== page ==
<build>
  <finalName>account-service</finalName>
  <plugins>
    <plugin>
      <groupId>org.springframework.boot</groupId>
      <artifactId>spring-boot-maven-plugin</artifactId>
      <version>1.5.2.RELEASE</version>
      <configuration>
        <mainClass>pl.piomin.microservices.account.Application</mainClass>
        <addResources>true</addResources>
      </configuration>
      <executions>
        <execution>
          <goals>
            <goal>repackage</goal>
          </goals>
        </execution>
      </executions>
    </plugin>
  </plugins>
</build>

Jenkins pipelines

We use Pipeline Plugin for building continous delivery for our microservices. In addition to the standard plugins set on Jenkins we also need Docker Pipeline Plugin by CloudBees. There are four pipelines defined as you can see in the picture below.

Image title

Here’s pipeline definition written in Groovy language for discovery service. We have 5 stages of execution. Inside Checkout stage we are pulling changes for remote Git repository of the project. Then project is build with mvn clean install command and also maven version is read from  pom.xml. In Image stage we build docker image from discovery service Dockerfile and then push that image to local registry. In the fourth step we are running built image with default port exposed and hostname visible for linked docker containers. Finally, account pipeline is started with no wait option, which means that source pipeline is finished and won’t wait for account pipeline execution finish.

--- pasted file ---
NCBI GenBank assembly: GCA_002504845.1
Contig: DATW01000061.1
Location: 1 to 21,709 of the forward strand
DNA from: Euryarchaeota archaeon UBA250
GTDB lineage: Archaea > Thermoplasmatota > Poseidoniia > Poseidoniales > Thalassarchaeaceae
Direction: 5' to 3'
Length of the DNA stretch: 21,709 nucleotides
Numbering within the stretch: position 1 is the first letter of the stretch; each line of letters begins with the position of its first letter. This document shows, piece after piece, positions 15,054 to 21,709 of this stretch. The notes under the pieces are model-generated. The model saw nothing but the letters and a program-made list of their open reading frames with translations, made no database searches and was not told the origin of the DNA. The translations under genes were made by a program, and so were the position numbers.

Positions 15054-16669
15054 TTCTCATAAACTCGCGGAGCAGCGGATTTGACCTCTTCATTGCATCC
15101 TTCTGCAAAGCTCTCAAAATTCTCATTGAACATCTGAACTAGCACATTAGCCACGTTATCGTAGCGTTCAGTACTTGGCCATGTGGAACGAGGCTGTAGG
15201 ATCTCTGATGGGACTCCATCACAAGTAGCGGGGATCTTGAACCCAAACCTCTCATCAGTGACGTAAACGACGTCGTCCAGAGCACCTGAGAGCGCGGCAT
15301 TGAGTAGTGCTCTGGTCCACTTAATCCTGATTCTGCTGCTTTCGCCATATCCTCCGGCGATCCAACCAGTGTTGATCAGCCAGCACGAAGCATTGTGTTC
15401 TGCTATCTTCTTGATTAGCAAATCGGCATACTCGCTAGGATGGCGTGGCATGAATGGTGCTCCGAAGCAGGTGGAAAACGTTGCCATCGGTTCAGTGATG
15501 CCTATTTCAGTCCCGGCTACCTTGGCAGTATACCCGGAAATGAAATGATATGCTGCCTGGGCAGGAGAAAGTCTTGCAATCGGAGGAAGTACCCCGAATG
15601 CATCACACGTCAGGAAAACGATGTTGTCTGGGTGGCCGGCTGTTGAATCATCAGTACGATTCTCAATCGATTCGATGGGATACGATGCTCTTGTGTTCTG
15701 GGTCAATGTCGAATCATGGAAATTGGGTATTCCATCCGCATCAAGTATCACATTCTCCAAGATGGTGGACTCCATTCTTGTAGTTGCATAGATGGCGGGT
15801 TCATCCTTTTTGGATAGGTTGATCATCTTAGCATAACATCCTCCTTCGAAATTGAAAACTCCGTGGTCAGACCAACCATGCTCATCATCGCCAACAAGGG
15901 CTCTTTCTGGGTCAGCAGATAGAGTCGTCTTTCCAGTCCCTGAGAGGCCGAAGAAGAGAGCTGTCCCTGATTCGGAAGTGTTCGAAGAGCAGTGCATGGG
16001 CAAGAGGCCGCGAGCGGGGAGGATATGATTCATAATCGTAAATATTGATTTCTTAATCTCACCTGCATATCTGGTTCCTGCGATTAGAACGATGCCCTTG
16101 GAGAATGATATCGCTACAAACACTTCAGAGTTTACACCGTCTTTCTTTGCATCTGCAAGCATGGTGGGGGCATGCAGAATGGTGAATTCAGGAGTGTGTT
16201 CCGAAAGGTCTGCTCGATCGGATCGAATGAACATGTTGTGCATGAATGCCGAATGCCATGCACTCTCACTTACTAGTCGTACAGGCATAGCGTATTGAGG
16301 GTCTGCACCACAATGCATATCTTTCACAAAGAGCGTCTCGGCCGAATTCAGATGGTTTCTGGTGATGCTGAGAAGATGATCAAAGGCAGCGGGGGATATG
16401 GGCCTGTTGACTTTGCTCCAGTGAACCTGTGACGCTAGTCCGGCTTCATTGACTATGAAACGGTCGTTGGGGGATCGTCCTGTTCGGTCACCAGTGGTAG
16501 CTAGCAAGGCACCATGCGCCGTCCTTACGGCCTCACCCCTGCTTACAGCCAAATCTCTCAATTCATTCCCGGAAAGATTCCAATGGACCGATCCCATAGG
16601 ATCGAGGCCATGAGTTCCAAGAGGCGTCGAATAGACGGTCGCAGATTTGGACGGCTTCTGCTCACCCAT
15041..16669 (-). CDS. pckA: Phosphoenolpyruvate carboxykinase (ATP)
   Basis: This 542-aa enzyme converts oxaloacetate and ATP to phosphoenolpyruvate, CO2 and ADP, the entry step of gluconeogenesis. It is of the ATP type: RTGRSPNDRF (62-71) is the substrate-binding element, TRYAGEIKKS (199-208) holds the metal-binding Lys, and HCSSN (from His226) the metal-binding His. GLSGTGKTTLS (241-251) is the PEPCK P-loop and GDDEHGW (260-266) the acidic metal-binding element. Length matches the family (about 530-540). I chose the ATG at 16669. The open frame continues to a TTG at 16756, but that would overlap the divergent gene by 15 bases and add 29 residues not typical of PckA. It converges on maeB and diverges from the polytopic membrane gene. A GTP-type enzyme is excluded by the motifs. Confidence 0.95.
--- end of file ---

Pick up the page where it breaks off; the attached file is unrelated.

node {

    withMaven(maven:'maven') {

        stage('Checkout') {
            git url: 'https://github.com/piomin/sample-spring-microservices.git', credentialsId: 'github-piomin', branch: 'master'
        }

        stage('Build') {
            sh 'mvn clean install'

            def pom = readMavenPom file:'pom.xml'
            print pom.version
            env.version = pom.version
        }

        stage('Image') {
            dir ('discovery-service') {
                def app = docker.build "localhost:5000/discovery-service:${env.version}"
                app.push()
            }
        }

        stage ('Run') {
            docker.image("localhost:5000/discovery-service:${env.version}").run('-p 8761:8761 -h discovery --name discovery')
        }

        stage ('Final') {
            build job: 'account-service-pipeline', wait: false
        }      

    }

}

Account pipeline is very similar. The main difference is inside fourth stage where account service container is linked to discovery container. We need to linked that containers, because account-service is registering itself in discovery server and must be able to connect it using hostname.

node {

    withMaven(maven:'maven') {

        stage('Checkout') {
            git url: 'https://github.com/piomin/sample-spring-microservices.git', credentialsId: 'github-piomin', branch: 'master'
        }

        stage('Build') {
            sh 'mvn clean install'

            def pom = readMavenPom file:'pom.xml'
            print pom.version
            env.version = pom.version
        }

        stage('Image') {
            dir ('account-service') {
                def app = docker.build "localhost:5000/account-service:${env.version}"
                app.push()
            }
        }

        stage ('Run') {
            docker.image("localhost:5000/account-service:${env.version}").run('-p 2222:2222 -h account --name account --link discovery')